The NYC Human Rights Law prohibits discrimination in housing based on your actual or perceived race, color, creed, age, national origin, alienage or citizenship status, gender (including gender identity and sexual harassment), sexual orientation, disability, marital status, partnership status, lawful occupation, family status, or lawful source of income. The Law also prohibits retaliation.
Alienage or Citizenship Status

Alienage or citizenship status means the immigration status or citizenship of any person who is not a citizen or national of the United States.

Discrimination means being treated differently by any person with the authority to rent, sell, or deal with applicants or residents of a housing accommodation. For example, a building owner or representative (such as a superintendent) is discriminating if they treat you differently because of your actual or perceived citizenship or immigration status, such as asking you for a green card before showing you an apartment.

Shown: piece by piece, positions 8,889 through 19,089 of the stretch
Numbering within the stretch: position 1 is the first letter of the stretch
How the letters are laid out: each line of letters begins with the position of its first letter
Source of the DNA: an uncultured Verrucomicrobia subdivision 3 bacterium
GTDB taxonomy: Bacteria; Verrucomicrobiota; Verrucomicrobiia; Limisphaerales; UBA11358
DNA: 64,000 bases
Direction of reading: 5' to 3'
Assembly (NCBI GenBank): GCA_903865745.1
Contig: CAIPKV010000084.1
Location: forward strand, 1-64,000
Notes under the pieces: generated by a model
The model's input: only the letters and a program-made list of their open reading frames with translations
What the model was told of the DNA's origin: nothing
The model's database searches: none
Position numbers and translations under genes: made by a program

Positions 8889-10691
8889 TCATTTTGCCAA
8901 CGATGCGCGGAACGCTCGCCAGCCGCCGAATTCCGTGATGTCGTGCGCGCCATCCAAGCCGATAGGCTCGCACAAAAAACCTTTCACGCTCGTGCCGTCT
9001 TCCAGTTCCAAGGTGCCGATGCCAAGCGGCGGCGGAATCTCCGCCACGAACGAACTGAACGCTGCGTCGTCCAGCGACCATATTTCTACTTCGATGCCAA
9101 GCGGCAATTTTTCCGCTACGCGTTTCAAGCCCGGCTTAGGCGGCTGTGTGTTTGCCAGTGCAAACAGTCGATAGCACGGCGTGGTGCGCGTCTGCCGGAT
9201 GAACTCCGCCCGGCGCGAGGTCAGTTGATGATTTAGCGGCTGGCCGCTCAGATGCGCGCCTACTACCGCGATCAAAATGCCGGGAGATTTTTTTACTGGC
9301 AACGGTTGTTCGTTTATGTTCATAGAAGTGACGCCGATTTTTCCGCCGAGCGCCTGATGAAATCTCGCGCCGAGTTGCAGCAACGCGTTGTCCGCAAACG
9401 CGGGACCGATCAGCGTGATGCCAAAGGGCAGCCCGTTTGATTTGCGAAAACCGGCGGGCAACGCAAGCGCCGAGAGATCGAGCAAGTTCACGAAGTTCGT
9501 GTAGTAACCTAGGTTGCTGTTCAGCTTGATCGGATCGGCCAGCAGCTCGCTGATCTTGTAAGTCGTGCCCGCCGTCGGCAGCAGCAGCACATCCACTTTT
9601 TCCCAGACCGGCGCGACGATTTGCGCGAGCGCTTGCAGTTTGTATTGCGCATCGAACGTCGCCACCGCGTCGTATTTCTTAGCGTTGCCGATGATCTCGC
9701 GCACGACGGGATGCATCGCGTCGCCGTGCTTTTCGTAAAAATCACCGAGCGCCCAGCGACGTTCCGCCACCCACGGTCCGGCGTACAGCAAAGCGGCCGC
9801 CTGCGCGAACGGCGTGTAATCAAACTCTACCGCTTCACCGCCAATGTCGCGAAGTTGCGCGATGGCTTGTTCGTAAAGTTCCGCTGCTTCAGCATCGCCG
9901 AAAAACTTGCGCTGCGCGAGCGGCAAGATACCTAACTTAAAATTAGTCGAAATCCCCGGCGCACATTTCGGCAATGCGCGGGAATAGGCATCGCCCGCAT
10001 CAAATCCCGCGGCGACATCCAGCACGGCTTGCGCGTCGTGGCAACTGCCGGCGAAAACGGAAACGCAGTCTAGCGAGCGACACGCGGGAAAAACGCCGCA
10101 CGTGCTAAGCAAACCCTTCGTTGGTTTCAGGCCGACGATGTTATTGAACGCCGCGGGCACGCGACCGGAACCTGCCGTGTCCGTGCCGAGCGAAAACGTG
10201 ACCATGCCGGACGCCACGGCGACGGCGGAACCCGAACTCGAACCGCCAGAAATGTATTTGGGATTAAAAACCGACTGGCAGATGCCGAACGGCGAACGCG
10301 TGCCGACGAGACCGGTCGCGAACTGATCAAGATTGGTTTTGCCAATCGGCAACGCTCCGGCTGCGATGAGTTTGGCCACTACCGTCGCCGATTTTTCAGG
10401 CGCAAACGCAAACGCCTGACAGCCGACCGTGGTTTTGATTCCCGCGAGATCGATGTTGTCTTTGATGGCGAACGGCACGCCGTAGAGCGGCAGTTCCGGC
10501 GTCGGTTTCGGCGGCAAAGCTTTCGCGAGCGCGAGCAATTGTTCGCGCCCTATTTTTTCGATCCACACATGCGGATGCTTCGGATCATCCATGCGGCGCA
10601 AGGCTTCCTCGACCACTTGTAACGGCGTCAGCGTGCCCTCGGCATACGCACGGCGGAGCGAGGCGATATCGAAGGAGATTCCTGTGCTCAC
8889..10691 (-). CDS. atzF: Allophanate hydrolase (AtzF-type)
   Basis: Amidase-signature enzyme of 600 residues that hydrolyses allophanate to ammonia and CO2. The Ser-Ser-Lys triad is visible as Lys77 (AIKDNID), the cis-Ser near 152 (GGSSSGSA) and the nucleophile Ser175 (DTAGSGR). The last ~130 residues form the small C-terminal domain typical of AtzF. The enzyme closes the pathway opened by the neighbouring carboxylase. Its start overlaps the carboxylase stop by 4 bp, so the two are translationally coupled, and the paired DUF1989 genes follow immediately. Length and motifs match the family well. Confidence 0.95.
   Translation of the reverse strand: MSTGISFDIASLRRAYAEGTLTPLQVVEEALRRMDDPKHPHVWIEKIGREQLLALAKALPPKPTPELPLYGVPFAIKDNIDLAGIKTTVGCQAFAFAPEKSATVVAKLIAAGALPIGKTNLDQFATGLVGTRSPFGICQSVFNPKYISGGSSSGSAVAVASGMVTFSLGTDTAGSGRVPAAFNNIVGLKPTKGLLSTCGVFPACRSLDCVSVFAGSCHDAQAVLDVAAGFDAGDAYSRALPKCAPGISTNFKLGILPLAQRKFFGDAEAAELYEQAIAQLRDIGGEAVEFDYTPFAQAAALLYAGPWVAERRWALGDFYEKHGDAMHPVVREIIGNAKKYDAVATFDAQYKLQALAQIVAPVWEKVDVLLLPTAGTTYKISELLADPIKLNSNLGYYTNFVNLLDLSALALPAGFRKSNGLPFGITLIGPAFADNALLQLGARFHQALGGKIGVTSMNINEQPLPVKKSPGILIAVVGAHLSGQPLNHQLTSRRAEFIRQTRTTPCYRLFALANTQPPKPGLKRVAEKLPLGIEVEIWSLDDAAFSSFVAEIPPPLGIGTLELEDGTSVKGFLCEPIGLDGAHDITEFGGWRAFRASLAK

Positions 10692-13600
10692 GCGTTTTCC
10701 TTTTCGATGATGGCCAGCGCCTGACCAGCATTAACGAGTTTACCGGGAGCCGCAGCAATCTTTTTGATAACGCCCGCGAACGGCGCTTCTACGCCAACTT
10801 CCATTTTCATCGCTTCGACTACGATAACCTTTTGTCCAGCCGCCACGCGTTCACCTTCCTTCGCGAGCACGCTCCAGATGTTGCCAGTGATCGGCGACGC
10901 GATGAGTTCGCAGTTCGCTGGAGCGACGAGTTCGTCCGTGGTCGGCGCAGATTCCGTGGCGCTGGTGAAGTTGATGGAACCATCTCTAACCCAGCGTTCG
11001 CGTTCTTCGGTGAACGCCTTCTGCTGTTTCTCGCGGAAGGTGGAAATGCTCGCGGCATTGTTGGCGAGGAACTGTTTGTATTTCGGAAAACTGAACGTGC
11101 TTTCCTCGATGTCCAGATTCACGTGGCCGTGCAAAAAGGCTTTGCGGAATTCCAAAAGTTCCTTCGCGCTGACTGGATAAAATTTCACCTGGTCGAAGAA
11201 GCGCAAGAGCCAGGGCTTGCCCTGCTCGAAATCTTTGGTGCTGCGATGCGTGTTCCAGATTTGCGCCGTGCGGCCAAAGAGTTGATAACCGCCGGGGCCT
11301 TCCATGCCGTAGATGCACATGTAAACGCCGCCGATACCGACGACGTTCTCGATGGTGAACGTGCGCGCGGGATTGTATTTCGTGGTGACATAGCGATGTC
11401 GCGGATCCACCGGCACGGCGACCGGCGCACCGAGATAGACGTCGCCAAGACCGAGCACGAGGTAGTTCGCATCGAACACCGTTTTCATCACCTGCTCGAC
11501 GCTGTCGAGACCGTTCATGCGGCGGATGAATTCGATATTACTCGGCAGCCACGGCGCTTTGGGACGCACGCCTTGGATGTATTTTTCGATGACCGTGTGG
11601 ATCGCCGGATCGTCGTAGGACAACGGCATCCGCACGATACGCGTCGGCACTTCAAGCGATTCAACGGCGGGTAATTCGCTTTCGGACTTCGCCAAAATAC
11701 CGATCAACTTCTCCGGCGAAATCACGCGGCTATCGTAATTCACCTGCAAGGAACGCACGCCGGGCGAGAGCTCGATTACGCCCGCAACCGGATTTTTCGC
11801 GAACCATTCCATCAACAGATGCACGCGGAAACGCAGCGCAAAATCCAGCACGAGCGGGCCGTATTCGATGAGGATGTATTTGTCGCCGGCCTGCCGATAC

These behaviors, policies, or practices could be evidence of discrimination:

  • Being denied an apartment application because the building owner is uncomfortable with a prospective tenant’s actual or perceived immigration or citizenship status, whether it is you, a partner, or a family member;

  • Being told that you need to meet additional eligibility verification standards and provide additional forms of identification documents or fill out additional paperwork;

  • Refusing to accept a document from you that reasonably appears to be genuine and belonging to you or refusing a document produced for identification because it has a future expiration date; or,

  • Being asked questions, such as: “Are you sure you are a citizen? You sound foreign. ” or if you are told, “I would prefer to rent to US citizens.”
The Law also prohibits retaliation if you file a discrimination complaint against someone, or act as a witness for someone else who files a complaint.

If you believe you are the victim of housing discrimination, contact the NYC Commission on Human Rights at 212-306-7450 or visit 311 online.

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A website of the NYC Commission on Human Rights and the NYC Department of Housing Preservation and Development

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